June 12, 2017

Chicago Continues Expansion of Police Body Worn Cameras

Officers in west side Harrison district receive cameras and training, all districts to have body cameras in 2017
Mayor's Press Office    312.744.3334

Mayor Rahm Emanuel and Police Department Superintendent Eddie Johnson today announced the latest Chicago Police Department (CPD) expansion of body worn cameras to patrol officers in the Harrison neighborhood. This is part of the Department’s effort to ensure that every patrol officer on every watch in the City has a body camera by the end of 2017 – one full year earlier than originally planned. The expedited expansion supports officers in every neighborhood to reduce crime, improve transparency and rebuild trust within the communities that police serve.

“Body worn cameras are just one way we are improving transparency and rebuilding trust with the community,” said Mayor Emanuel. “They have proven to be a tool liked by officers and residents alike, and within a few months every patrol officer in the city will have one."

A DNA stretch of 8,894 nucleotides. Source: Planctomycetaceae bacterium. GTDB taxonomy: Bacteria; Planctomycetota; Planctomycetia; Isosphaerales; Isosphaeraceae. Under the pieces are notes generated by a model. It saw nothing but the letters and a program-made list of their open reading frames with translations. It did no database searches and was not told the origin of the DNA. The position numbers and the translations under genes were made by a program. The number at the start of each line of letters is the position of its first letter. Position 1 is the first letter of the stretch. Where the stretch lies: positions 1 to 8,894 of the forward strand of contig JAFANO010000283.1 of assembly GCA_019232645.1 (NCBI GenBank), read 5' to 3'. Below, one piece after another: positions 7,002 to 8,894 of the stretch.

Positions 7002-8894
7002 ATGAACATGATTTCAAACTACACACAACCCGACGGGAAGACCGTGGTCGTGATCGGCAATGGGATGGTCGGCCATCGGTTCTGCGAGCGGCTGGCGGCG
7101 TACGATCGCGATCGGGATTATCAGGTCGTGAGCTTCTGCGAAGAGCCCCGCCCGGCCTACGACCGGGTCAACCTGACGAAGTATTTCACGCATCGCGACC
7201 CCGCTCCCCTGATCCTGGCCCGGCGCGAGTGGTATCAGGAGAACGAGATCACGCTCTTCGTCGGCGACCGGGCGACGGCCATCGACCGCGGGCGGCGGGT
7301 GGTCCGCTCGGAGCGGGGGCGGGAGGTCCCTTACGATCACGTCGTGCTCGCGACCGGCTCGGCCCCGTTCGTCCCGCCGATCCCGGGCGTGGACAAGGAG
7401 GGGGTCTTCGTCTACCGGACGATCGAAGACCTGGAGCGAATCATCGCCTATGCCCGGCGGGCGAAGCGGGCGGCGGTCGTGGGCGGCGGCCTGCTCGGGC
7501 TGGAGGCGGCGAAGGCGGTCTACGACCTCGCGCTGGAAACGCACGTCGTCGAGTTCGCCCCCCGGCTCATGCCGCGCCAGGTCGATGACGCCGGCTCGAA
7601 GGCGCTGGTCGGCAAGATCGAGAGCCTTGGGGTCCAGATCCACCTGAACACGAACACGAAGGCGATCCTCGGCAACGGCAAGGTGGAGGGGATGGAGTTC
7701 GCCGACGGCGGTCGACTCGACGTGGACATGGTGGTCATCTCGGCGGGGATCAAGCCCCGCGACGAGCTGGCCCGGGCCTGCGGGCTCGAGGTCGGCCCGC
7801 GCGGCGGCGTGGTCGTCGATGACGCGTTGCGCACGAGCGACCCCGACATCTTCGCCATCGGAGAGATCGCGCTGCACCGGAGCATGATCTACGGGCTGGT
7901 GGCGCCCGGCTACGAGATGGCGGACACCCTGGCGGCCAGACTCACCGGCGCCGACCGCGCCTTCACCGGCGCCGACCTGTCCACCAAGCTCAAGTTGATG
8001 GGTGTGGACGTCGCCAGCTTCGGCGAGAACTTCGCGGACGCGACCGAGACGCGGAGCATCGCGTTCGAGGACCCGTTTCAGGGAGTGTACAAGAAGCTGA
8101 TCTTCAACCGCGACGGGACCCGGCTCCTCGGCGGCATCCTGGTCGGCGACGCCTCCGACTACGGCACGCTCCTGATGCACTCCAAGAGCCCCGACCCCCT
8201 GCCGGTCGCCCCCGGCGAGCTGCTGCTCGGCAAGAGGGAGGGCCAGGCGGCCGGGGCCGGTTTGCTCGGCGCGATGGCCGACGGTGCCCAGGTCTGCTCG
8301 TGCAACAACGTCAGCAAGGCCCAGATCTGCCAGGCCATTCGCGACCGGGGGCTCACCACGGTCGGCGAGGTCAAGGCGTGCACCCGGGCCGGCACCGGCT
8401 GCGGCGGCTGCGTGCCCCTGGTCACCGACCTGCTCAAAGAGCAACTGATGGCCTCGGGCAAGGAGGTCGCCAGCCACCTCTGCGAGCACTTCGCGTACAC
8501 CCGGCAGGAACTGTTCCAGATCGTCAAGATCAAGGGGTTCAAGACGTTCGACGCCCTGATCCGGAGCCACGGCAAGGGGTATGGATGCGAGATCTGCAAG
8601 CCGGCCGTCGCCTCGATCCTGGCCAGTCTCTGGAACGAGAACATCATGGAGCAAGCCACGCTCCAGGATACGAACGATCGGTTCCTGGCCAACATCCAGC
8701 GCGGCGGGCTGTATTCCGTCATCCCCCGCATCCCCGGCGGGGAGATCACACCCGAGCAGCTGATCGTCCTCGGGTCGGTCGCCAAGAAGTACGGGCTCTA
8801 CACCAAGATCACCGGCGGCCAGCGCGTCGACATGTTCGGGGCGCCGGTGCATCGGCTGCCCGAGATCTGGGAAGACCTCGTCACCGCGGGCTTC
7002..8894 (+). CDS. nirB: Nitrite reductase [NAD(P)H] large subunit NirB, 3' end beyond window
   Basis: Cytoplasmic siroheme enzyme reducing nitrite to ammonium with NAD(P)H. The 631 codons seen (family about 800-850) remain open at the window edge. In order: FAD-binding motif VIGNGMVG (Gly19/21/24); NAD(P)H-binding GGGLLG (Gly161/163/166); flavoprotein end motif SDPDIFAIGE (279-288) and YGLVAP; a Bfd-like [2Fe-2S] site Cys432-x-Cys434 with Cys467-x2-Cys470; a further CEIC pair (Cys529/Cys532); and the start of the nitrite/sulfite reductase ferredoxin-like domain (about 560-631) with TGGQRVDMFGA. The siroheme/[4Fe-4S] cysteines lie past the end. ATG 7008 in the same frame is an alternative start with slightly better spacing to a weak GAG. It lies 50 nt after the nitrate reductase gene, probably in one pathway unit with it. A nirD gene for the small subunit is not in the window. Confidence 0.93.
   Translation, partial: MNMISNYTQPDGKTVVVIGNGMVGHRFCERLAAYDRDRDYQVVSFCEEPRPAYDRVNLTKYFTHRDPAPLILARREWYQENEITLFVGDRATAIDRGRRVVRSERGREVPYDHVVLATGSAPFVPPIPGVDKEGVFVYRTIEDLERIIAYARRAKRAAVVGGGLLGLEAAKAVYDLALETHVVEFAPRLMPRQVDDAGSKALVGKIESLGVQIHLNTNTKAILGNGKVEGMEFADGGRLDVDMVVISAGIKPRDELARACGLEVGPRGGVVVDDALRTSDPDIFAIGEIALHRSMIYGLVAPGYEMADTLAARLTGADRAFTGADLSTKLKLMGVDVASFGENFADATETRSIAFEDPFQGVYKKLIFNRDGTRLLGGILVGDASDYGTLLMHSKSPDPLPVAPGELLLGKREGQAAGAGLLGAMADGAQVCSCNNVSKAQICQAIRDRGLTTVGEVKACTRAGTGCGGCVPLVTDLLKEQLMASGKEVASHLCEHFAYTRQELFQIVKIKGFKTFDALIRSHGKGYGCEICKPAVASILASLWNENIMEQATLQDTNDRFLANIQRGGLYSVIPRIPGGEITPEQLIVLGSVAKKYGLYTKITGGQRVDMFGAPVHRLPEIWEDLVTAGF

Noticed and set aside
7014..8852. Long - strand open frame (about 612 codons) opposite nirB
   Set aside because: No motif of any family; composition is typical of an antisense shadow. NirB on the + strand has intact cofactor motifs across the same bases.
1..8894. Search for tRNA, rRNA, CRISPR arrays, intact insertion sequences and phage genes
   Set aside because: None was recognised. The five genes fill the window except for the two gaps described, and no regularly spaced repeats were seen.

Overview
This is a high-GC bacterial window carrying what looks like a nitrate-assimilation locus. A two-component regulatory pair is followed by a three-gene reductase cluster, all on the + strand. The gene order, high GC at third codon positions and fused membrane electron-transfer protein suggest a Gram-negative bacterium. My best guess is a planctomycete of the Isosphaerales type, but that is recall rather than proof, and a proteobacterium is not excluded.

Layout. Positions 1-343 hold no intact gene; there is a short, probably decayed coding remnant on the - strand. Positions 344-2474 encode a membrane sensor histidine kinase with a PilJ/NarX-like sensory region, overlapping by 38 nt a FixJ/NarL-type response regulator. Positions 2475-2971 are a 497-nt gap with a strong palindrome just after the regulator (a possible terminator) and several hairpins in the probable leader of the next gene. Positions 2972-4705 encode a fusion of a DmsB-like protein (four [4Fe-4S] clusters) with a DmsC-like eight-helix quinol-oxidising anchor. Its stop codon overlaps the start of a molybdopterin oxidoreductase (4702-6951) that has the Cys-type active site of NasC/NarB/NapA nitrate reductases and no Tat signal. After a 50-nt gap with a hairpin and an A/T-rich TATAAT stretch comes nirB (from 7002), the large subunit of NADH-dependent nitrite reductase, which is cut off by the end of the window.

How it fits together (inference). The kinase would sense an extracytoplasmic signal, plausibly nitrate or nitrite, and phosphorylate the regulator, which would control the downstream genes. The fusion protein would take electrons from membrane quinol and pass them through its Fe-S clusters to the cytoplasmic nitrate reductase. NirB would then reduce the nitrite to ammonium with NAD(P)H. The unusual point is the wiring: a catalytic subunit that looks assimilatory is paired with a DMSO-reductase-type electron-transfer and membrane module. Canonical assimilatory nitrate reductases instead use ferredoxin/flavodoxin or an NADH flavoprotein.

The body worn camera program first launched as a pilot in January 2015 in the Shakespeare Police District and on the Northwest Side. Since then, officers have taken more than 777,000 segments of footage. Last year, CPD expanded the program to include Austin, Wentworth, Deering, Ogden, South Chicago and Gresham. This year, patrol officers in Central, New North, and Englewood also received body worn cameras. Patrol officers in Harrison (District 11) are the latest to receive the equipment, with the remaining 11 districts set to roll out throughout 2017.

"CPD is committed to implementing reforms that build community trust and makes our officers safer in the process," said CPD Superintendent Eddie Johnson. "This rollout of body cameras to the 11th District makes good on that commitment and will protect the civil rights of those we serve. It will also show firsthand the dangers CPD officers face every day to make our streets safer."

CPD is now using the latest in body worn camera technology, which is able to record up to 72-hours of high-definition video on a single charge. The cameras are a self-contained audio and video recording device to help improve usability. In preparation for widespread use of body cameras, police district stations have undergone infrastructure improvements to accommodate the increased bandwidth and technology associated with the AXON II cameras.